RALEIGH, (SGRToday.com) - In and out. That was the name of the game on Thursday as Gov. Pat McCrory signed three bills the same day they were presented to him for action by the General Assembly.
Two are House bills: 1050 and 688. The third is a Senate bill: 294.
House Bill 1050 makes changes to state tax law.
House Bill 688 amends continuing education requirements for certified well contractors.
Senate Bill 294 allows entities regulated under phas II of the National Pollutant Discharge Elimination System program to utilize the Department of Transportation's best management practices toolbox for linear transportation projects.
Following is the governor's statement on House Bill 1050.
"Today I signed the Omnibus Tax Law Changes bill which builds on the commitment we’ve made to implement an equitable and streamlined tax policy. The provisions in this bill will continue to spur economic growth and development in our state and position North Carolina to lead the nation in job creation.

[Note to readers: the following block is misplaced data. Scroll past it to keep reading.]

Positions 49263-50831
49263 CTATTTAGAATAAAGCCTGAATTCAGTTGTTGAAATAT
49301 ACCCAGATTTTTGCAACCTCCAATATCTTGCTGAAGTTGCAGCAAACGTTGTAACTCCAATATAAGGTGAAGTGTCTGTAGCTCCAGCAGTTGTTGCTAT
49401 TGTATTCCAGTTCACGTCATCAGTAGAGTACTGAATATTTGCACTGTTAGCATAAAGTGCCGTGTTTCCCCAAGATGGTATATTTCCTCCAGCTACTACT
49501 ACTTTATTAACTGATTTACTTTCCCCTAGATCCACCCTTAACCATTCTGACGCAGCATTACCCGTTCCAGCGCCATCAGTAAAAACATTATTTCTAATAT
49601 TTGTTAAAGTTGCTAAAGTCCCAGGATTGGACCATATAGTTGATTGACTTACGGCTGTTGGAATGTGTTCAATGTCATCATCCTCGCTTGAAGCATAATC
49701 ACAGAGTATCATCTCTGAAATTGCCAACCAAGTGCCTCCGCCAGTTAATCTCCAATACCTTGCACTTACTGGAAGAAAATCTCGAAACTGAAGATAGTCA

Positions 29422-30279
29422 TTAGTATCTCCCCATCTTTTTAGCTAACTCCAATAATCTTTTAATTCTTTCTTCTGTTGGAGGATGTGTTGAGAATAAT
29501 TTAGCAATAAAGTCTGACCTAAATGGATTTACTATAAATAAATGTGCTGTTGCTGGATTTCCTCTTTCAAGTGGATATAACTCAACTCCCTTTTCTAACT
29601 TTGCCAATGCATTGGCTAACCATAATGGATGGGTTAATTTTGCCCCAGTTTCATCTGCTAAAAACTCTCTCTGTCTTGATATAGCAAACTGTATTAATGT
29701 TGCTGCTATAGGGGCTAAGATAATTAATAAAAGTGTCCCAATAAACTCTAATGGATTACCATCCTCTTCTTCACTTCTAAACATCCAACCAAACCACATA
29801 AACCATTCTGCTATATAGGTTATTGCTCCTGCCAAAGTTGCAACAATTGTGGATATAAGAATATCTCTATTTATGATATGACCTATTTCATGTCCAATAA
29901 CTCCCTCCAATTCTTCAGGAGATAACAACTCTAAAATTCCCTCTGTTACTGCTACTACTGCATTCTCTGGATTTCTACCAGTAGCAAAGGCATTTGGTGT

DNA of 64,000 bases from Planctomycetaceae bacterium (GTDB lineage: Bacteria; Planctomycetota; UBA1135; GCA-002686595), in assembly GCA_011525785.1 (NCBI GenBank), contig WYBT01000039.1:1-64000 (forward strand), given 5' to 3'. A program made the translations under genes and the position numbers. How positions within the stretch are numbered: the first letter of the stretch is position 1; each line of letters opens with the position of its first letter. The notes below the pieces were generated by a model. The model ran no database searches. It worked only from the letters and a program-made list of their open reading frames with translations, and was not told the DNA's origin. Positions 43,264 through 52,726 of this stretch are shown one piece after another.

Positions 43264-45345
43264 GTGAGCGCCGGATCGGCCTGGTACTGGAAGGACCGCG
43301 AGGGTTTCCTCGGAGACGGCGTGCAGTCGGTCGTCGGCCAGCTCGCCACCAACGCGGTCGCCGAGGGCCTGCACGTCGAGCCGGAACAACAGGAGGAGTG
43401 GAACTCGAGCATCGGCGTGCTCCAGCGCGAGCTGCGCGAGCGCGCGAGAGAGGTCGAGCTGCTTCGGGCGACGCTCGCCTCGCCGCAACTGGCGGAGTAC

"There’s no debate that the privilege tax has been applied inconsistently, creating confusion and expense for our businesses. Therefore, I support needed reform.
"Legitimate concerns have been expressed by the North Carolina Metropolitan Mayors Coalition, North Carolina League of Municipalities and other stakeholders about the provision which sunsets this tax next year. It should be noted that if this bill wasn’t signed into law, it could result in the immediate elimination of the local privilege tax option.
"In listening to the concerns from mayors across the state, I initiated conversations with Finance chairs Rep. Julia Howard and Sen. Bill Rabon. I asked for and received from each of them a commitment that they will work with local governments during the next year to find a resolution that reforms the local tax option and addresses lost revenue, prior to the sunset date. I have also conveyed that commitment to Raleigh Mayor Nancy McFarlane, chair of the North Carolina Metropolitan Mayors Coalition. With their assurances, I look forward to working with municipalities and the General Assembly to seek long-term resolution."